2 - I needed a human villain so vile (you ain't done with him yet), that the reader feels like kicking him in the head and other places.
    3 - I needed Nick to deteriorate (for many reasons that are upcoming)
    4 - I needed to present a different and fairer view of the Chinese system of justice. Bao Ben-ch'u (Benbo Baggins) is one view - cruel and malicious, but the other view is more important. Lu Xing, the face of modern China, a figure important for the rest of the series. The system of Chinese justice is textbook and real. Although it feels odd to us, we must recall that in the world's total population, Westerners and Western jurisprudence is the minority view.
    5 - I needed motivations for future developments, especially with blanket boy and the transfer of Moe the pen (the Tale of Moe goes to the end).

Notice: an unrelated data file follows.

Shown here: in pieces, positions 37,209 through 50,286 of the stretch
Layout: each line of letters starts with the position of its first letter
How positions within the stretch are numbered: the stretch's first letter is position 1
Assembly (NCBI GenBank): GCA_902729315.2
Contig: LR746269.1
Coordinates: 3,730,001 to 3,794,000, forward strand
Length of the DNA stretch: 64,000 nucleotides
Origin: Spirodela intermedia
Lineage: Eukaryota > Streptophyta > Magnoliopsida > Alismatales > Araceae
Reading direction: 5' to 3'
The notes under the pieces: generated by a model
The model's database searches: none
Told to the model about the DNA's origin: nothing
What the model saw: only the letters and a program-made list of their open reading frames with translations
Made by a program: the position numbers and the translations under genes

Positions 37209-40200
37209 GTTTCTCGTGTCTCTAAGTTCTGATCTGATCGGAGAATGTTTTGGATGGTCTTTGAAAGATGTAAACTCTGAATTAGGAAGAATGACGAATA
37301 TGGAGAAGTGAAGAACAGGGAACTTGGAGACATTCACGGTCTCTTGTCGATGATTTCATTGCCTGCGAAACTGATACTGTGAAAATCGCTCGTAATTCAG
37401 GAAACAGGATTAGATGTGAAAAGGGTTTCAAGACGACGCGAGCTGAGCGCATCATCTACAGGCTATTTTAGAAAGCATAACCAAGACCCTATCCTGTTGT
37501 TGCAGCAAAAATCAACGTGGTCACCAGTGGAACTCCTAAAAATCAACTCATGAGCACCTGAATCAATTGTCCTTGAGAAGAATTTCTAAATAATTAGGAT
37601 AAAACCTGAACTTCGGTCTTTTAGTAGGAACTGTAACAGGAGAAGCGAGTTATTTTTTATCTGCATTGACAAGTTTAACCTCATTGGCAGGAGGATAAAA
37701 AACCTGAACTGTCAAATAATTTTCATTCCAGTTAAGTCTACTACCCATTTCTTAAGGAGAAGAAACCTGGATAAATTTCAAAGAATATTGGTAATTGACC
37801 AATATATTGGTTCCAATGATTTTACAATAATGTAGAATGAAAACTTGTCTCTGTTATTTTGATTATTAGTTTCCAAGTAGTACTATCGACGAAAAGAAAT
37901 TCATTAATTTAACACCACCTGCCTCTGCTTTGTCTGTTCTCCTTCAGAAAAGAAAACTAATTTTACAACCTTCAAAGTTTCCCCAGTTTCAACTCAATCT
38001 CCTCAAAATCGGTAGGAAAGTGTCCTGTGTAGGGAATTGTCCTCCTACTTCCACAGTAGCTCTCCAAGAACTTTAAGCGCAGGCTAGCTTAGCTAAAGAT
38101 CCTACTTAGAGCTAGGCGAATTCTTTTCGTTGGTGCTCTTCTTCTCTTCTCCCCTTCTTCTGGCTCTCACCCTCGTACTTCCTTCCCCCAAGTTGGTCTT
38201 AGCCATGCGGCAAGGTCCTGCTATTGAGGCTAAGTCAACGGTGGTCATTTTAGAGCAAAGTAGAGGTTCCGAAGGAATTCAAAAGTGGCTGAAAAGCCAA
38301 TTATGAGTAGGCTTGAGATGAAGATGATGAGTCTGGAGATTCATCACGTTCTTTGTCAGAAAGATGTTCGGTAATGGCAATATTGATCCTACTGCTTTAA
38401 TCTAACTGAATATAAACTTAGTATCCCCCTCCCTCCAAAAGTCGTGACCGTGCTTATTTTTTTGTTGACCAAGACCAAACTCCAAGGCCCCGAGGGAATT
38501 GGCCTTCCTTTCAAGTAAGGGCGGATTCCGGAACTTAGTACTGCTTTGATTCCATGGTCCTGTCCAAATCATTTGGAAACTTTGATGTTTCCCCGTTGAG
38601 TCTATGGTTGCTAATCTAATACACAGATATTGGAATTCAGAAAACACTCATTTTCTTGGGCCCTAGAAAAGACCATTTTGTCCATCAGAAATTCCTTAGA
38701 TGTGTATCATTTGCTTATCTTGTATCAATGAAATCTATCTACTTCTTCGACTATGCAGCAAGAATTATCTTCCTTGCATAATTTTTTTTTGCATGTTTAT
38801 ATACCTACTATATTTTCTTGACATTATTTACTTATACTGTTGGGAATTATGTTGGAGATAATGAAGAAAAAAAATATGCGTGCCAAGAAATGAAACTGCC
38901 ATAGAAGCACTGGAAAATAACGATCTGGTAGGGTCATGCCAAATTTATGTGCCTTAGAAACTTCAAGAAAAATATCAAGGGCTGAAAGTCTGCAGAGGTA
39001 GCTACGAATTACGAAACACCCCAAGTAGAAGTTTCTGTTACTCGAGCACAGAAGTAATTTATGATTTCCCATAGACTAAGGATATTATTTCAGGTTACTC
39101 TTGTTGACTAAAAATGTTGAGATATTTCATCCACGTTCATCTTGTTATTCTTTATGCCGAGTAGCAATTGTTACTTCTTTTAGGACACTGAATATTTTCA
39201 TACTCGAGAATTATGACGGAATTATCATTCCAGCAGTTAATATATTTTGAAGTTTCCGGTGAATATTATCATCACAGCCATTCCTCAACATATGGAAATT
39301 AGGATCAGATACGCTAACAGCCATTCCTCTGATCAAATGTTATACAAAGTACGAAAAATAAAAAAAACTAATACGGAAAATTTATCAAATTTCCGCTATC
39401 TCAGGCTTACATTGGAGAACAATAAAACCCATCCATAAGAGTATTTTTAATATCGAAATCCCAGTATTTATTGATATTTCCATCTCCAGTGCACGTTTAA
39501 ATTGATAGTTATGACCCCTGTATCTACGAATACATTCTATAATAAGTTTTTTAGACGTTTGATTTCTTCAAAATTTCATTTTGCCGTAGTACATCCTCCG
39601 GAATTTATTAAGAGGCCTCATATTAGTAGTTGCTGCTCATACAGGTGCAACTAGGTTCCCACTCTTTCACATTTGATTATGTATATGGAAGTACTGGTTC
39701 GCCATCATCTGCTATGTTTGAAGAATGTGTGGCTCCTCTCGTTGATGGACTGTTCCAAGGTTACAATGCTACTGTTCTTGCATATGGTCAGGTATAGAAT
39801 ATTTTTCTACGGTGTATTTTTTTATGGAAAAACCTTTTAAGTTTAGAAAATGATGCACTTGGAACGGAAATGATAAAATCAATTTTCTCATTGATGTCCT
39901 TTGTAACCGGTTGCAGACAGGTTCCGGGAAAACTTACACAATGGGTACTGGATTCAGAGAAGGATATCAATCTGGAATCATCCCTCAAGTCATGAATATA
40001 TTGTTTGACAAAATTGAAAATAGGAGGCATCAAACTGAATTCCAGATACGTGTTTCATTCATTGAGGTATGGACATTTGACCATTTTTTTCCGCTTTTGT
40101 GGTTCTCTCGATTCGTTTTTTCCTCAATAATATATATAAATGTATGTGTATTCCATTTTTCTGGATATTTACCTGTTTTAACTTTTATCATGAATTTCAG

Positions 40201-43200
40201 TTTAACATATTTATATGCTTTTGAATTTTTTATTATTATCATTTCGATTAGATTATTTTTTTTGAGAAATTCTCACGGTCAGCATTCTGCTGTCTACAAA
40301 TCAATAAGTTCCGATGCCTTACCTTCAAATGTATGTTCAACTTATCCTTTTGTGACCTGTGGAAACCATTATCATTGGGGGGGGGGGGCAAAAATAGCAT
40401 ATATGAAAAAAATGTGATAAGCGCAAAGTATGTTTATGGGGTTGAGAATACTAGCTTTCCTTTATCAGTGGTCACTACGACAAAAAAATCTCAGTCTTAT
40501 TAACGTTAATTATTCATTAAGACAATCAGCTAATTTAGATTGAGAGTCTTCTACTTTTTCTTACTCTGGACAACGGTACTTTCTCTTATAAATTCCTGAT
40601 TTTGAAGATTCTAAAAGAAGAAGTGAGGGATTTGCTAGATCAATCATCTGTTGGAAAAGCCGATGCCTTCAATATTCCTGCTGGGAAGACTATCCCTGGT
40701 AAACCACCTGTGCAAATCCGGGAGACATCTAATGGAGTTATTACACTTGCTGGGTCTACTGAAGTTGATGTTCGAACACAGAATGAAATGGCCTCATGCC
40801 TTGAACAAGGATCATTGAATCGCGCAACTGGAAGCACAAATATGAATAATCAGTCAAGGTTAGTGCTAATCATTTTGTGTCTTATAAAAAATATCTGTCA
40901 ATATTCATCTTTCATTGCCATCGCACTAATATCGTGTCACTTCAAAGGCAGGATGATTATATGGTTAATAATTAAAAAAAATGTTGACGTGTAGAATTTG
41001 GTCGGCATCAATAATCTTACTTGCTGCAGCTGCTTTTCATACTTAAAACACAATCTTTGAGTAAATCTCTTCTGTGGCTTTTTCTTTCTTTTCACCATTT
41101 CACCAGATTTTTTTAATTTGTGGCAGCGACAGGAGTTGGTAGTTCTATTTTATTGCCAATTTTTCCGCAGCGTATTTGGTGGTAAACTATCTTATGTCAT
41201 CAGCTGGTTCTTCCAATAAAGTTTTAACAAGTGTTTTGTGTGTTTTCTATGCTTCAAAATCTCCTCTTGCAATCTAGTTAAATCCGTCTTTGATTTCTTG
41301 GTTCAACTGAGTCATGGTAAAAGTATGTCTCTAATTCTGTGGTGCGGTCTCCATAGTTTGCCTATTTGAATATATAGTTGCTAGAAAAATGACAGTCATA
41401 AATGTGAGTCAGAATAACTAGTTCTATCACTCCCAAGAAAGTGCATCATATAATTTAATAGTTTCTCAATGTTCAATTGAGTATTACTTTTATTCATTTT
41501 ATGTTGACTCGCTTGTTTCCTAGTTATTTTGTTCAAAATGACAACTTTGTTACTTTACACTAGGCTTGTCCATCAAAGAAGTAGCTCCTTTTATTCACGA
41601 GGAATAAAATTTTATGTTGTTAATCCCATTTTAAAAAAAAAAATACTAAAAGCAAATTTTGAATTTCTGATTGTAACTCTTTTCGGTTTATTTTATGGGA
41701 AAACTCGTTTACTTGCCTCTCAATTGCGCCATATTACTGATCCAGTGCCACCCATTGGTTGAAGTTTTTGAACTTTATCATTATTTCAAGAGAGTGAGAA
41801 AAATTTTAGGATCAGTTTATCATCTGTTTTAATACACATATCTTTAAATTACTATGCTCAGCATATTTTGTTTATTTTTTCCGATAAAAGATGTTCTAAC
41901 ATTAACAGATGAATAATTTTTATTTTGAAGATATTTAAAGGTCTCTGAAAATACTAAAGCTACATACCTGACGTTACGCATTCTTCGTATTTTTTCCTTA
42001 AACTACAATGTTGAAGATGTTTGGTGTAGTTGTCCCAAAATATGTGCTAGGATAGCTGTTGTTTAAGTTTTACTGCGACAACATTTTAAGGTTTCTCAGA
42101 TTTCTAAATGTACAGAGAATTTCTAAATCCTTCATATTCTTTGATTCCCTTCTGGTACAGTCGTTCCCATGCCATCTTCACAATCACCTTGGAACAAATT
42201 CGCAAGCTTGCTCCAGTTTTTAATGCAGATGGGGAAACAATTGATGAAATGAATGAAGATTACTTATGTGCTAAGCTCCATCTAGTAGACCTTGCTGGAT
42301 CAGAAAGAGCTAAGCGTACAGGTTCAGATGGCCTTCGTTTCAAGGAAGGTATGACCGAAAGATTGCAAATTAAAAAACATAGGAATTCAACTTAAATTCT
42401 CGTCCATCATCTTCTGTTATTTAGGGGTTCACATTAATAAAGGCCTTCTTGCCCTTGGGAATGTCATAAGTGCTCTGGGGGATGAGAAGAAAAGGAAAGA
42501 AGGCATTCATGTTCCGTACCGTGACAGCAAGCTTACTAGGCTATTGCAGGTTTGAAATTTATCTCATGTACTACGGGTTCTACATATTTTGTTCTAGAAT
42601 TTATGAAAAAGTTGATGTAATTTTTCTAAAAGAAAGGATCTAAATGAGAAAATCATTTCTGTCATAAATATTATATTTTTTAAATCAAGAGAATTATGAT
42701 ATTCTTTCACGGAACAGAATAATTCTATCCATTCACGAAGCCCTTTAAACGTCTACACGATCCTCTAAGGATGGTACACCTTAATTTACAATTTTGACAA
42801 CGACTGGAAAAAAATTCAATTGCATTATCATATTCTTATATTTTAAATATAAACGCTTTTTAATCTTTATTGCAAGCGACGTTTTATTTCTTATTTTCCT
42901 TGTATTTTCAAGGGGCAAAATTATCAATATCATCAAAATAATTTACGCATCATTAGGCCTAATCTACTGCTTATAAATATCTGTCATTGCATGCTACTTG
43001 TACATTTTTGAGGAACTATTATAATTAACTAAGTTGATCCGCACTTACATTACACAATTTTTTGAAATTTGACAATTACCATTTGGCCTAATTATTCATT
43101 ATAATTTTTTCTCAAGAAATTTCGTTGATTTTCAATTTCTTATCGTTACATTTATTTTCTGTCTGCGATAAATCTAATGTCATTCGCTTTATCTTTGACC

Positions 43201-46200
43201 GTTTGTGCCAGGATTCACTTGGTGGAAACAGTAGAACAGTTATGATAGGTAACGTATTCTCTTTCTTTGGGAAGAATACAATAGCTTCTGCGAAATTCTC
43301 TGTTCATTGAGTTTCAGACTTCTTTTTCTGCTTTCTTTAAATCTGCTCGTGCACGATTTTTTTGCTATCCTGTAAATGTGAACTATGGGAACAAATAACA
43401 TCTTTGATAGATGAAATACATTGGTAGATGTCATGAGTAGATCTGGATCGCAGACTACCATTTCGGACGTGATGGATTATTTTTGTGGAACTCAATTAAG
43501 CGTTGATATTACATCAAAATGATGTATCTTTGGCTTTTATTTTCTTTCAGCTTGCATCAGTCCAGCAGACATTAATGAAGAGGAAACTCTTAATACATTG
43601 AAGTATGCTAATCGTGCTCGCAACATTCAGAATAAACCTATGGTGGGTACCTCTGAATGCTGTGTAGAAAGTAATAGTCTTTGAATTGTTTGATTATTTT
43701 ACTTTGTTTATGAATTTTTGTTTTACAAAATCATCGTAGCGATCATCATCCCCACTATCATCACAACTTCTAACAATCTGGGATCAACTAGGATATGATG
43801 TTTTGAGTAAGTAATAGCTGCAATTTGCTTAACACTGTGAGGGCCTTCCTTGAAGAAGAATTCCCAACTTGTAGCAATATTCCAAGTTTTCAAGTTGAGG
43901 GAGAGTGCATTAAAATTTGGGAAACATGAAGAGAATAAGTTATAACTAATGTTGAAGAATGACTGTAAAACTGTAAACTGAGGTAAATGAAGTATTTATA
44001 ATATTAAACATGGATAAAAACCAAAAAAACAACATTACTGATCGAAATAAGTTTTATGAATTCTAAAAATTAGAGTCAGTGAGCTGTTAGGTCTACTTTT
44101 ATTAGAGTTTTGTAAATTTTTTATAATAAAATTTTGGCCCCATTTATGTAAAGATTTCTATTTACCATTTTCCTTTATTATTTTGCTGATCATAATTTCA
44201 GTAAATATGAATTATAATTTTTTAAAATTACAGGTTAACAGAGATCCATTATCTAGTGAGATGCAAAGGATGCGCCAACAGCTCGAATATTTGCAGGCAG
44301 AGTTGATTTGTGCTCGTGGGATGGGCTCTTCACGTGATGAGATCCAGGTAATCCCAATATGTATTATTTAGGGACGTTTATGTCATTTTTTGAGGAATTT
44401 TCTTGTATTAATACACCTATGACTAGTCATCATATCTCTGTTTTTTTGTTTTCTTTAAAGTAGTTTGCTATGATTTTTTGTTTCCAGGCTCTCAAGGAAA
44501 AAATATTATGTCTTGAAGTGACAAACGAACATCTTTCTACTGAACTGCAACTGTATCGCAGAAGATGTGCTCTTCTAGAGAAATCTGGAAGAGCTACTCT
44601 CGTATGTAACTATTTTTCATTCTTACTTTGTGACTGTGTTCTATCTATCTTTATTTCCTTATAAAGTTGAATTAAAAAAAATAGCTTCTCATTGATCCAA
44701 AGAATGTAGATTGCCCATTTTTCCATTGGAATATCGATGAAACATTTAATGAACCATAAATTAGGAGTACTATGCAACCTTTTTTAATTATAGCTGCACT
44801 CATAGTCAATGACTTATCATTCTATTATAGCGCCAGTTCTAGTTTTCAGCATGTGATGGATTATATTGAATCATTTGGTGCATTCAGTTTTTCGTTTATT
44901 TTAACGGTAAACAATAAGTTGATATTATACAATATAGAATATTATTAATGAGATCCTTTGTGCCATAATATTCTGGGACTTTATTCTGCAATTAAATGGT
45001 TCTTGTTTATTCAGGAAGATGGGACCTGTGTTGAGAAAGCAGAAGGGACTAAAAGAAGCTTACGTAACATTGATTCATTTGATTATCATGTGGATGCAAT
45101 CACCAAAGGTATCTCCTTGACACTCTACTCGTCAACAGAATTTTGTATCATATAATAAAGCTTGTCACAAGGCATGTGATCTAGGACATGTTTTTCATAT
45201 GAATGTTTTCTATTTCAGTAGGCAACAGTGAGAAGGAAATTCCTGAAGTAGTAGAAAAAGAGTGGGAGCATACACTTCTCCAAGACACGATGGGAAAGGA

6 - I needed to reintroduce Bradley Moorehouse into the story. What better way.
    7 - I needed a near death experience to bond Nick and Rowden so closely that their friendship rises to a fever pitch.

    This was a difficult section to write. Authors have a mechanic called POV, and there's a rule that when writing any given section in 3rd person limited view point, you can never pop out of one Point of View into another (head hoping). Head hoping is 3rd person omniscient and few modern authors are proficient at it (I'm reading an author now, Michael Hicks, who is a master at it). However, in the Old Sheep section I introduce a way to break the POV rules, because Nick and Rowden are becoming telephatic. So I was able to jump from POV to POV without violation. This switch in mode I keep for the rest of the series.